Chi riesce a rispondere a questa domandina? 10 punti,grazie.?

Perchè considerare il benessere in solo termini economici è fondamentalmente sbagliato?

Risposta seria,scritta decentemente e abbastanza lunga,grazie.

Mi serve per scuola. °-°"

10 punti.

4 risposte

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  • 10 anni fa
    Risposta preferita

    Ciao ciao,

    il benessere economico, da solo, non è in grado di favorire la completa realizzazione dell'individuo.L'essere umano è un animale sociale che ha bisogno di instaurare relazioni con i propri simili, di provare emozioni e porsi delle sfide. Prima ancora, per fare tutto questo, ha bisogno di godere di un'ottima salute. Il benessere economico non è in grado di liberare l'uomo da sofferenze e malattie mortali, e non è in grado di comprare l'affetto e far vivere emozioni, può, semplicemente, consentire di soffrire con più comodità.

  • 10 anni fa

    Questo ti basta?

    In economics, game theory, and decision theory the expected utility hypothesis is a theory of utility in which "betting preferences" of people with regard to uncertain outcomes (gambles) are represented by a function of the payouts (whether in money or other goods), the probabilities of occurrence, risk aversion, and the different utility of the same payout to people with different assets or personal preferences. This theory has proved useful to explain some popular choices that seem to contradict the expected value criterion (which takes into account only the sizes of the payouts and the probabilities of occurrence), such as occur in the contexts of gambling and insurance. Daniel Bernoulli initiated this theory in 1738. Until the mid twentieth century, the standard term for the expected utility was the moral expectation, contrasted with "mathematical expectation" for the expected value.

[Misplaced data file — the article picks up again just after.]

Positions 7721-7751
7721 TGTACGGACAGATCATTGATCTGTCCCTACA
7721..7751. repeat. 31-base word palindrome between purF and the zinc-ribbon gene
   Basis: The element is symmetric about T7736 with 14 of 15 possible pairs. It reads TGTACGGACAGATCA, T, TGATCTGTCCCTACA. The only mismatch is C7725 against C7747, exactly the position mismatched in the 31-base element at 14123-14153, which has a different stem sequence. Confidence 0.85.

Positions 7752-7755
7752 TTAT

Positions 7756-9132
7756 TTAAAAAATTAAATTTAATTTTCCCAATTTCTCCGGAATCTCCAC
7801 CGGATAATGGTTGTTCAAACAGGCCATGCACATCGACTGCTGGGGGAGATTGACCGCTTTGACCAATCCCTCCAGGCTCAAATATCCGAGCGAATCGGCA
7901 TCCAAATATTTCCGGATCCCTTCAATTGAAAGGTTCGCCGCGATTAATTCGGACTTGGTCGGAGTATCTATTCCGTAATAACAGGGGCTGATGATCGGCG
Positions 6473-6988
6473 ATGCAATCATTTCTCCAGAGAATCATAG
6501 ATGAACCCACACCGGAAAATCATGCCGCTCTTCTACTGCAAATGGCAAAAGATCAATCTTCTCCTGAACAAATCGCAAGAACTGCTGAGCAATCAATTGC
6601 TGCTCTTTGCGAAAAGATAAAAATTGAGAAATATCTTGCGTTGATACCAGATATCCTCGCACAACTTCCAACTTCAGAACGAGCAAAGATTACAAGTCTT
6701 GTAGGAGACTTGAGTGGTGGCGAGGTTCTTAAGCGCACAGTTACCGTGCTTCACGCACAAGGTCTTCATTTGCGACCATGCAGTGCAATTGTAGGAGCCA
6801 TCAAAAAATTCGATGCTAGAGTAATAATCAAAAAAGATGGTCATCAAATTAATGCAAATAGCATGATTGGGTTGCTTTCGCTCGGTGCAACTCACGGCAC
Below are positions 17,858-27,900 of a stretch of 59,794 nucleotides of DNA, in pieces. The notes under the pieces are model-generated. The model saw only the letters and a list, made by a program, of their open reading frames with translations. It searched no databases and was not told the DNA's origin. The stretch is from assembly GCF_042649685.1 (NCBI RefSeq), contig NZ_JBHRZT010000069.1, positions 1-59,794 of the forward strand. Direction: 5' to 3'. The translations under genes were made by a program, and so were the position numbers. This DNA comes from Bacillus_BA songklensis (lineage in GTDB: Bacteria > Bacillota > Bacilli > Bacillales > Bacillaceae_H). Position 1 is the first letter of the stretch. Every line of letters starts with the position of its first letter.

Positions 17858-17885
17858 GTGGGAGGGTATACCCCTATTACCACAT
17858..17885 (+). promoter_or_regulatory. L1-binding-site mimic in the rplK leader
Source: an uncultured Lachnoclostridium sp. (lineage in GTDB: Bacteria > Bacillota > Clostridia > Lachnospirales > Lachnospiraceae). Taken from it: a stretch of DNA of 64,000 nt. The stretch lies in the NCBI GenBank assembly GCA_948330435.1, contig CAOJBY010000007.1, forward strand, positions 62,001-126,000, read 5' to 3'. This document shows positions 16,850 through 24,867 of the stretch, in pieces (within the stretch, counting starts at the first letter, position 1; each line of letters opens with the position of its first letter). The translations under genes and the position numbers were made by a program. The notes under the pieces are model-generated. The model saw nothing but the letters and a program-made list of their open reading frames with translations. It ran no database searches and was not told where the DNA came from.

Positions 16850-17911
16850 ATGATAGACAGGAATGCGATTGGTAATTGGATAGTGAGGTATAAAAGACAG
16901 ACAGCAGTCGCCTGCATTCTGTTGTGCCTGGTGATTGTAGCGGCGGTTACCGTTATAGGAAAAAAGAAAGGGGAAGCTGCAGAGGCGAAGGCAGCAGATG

The von Neumann–Morgenstern utility theorem provides necessary and sufficient "rationality" axioms under which the expected utility hypothesis holds.In the presence of risky outcomes, a decision maker could use the expected value criterion as a rule of choice: higher expected value investments are simply the preferred ones. For example, suppose there is a gamble in which the probability of getting a $100 payment is 1 in 80 and the alternative, and far more likely, outcome, is getting nothing. Then the expected value of this gamble is $1.25. Given the choice between this gamble and a guaranteed payment of $1, by this simple expected value theory people would choose the $100-or-nothing gamble. However, under expected utility theory, some people would be risk averse enough to prefer the sure thing, even though it has a lower expected value, while other less risk averse people would still choose the riskier, higher-mean gamble.Nicolas Bernoulli described the St. Petersburg paradox (involving infinite expected values) in 1713, prompting two Swiss mathematicians to develop expected utility theory as a solution. The theory can also more accurately describe more realistic scenarios (where expected values are finite) than expected value alone.

    In 1728, Gabriel Cramer, in a letter to Nicolas Bernoulli, wrote, "the mathematicians estimate money in proportion to its quantity, and men of good sense in proportion to the usage that they may make of it."

    In 1738, Nicolas' cousin Daniel Bernoulli, published the canonical 18th Century description of this solution in Specimen theoriae novae de mensura sortis or Exposition of a New Theory on the Measurement of Risk.